Page:A Dictionary of Music and Musicians vol 2.djvu/413

From Wikisource
Jump to navigation Jump to search
This page has been proofread, but needs to be validated.

Of three Kinderlieder (529, 596, 598) the second, 'Komm' lieber Mai,' still survives; nor will the 'Wiegenlied' (350) be forgotten. Goethe's 'Veilchen' (476) is perfection, and shows what Mozart could have produced in this direction. Many spurious Lieder have been published under his name; there are 38 in Köchel's Catalogue (Anhang V. Nos. 246–283). The canons require sifting; even Byrd's 'Non nobis Domine' has been set to German words, and ascribed to him. Several are composed to words in the Viennese dialect, and the effect is quite neutralised by the modern drawing-room text which is often substituted. 'Difficile lectu mihi Mars' (559) is a comic canon, followed on the reverse side of the sheet by 'O du eselhafter [1]Peyerl' (560). The double canon on 'Lebet wohl, wir sehn uns wieder' and 'Heult noch gar wie alte Weiber,' written on taking leave of Doles at Leipzig, is well-known.

As we have seen already, he was frequently called upon to write airs for concerts, and for insertion in operas: many of these still bear repetition; for instance, the soprano-airs 'Mi sera dove son' (369), 'Non temer amato bene' with P.F. [App. p.720 "violin"] obligato (505), 'Un moto di gioja' (579), 'Bella mia fiamma' (528), one of his finest airs; the tenor air 'Per pietà' (420), and the bass airs 'Non so d'onde viene' (512), 'Mentre ti lascio' (513), and 'Per questa bella mano' with double-bass obligato (612).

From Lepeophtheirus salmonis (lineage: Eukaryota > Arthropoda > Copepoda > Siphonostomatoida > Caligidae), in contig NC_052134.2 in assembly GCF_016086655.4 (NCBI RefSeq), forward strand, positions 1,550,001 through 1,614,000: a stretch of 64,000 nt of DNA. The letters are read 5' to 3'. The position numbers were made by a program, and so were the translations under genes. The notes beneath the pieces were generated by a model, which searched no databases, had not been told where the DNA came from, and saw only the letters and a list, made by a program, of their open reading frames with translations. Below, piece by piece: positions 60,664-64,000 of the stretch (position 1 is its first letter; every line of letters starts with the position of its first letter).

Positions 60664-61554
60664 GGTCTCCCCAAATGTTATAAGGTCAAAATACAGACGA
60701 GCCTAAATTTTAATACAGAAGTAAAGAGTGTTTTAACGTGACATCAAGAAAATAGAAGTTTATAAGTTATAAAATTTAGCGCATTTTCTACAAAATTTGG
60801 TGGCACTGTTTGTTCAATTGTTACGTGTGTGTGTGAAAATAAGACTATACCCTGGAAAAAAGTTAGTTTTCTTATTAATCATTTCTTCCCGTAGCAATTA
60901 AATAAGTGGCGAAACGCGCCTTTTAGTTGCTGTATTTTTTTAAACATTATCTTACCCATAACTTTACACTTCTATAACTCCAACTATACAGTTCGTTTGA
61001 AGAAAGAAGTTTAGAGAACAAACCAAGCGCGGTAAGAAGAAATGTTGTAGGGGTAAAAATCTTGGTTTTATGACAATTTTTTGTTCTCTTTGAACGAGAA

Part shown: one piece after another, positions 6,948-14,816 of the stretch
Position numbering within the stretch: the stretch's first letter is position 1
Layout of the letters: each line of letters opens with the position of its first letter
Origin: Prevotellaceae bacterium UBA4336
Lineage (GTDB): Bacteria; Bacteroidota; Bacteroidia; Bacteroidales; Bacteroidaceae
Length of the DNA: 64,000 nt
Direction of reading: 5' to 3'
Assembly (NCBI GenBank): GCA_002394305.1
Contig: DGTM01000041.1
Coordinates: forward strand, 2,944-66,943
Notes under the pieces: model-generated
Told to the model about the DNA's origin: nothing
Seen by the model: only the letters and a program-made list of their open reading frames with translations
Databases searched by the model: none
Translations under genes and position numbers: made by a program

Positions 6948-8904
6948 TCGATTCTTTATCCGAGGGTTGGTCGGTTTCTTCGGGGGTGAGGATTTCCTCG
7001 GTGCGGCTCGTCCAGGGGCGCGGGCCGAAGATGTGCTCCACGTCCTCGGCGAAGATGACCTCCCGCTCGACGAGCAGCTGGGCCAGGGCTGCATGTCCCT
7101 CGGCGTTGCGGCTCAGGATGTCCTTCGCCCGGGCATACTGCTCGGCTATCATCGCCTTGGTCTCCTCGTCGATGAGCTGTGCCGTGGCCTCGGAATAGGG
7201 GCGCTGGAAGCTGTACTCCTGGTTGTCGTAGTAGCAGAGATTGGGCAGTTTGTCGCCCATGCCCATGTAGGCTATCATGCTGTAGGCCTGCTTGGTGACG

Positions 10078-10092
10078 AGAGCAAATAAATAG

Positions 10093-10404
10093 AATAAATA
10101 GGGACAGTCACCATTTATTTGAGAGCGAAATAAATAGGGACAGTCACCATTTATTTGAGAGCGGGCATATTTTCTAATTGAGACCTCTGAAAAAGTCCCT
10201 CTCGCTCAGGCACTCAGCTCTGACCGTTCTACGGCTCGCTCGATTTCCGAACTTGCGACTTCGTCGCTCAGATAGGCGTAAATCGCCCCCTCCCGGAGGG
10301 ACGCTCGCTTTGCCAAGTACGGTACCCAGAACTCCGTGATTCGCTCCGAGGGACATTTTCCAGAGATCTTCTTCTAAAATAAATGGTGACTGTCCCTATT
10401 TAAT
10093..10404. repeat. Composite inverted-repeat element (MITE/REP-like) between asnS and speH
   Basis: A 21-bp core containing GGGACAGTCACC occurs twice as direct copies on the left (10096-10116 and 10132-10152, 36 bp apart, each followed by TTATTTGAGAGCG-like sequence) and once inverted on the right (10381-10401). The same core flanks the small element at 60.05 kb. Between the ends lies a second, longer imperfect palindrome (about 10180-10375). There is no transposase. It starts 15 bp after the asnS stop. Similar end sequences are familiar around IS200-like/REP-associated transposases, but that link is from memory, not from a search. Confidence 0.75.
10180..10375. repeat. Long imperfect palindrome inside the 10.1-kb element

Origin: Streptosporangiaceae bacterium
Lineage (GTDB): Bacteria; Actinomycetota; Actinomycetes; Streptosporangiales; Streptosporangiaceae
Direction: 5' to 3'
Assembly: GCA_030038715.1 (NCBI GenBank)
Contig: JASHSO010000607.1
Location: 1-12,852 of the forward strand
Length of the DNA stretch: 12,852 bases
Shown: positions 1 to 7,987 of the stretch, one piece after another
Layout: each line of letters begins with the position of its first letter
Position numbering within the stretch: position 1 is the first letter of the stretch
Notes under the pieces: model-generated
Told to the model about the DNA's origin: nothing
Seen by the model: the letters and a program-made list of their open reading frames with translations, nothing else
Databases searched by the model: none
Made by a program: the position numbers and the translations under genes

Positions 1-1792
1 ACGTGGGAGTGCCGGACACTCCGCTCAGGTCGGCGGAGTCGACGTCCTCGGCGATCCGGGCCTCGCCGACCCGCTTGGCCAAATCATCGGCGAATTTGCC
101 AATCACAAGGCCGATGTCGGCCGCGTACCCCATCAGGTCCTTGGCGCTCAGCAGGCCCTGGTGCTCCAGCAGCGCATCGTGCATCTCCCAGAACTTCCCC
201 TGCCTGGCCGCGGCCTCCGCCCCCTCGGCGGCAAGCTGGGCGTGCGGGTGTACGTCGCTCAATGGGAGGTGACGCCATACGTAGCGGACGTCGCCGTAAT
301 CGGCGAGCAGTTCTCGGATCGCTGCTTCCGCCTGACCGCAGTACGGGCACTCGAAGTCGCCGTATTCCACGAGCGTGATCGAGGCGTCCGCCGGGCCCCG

To prepare the way for his Masses we must first consider his Church music of various kinds. First and foremost come the Litanies and Vespers, each a complete whole formed of several independent parts. The chief characteristic of the Litania de venerabili is solemnity, and of the Lauretanae or Marienlitanei, tenderness; and these Mozart has succeeded in preserving. [See Litany.] Of the latter, the first, in B♭, composed in 1771, already shows fluency in partwriting, and mastery of form and modulation; but the second, in D (195), composed in 1774, is far more important, the voices being treated contrapuntally with independent orchestra. We have also two litanies de venerabili in B♭ and E♭ (125, 143), composed in 1772 and 1776, the lapse of time between the two being clearly marked in the compositions themselves. The fine choruses in Nos. 3 and 5 of the latter, point to the Requiem, and like the fugue 'Pignus futurae' almost startle by their power, as does also the opening of the 'Panis vivus,' identical with the 'Tuba mirum ' in the Requiem. A still stronger sense of the dignity of church music is shown in two vespers in C (321, 339) composed in 1779 and 1780, the greater part of both thoroughly deserving a place among his most important works. The 'Confitebor' in the first, and 'Laudate pueri' and 'Laudate Dominum' in the latter, are real gems. The motet 'Misericordias Domine' (222), an exercise for Padré Martini, who gave him a brilliant testimonial for it in 1775, is in strict counterpoint throughout. In 1776 he composed a 'Venite populi' for double chorus; the parts are in imitation, strict or free, and the whole work teems with force and freshness. A list of innumerable small pieces of church music closes with the angelic motet 'Ave verum' (618), composed on the 18th of June, 1791, at Baden, near Vienna.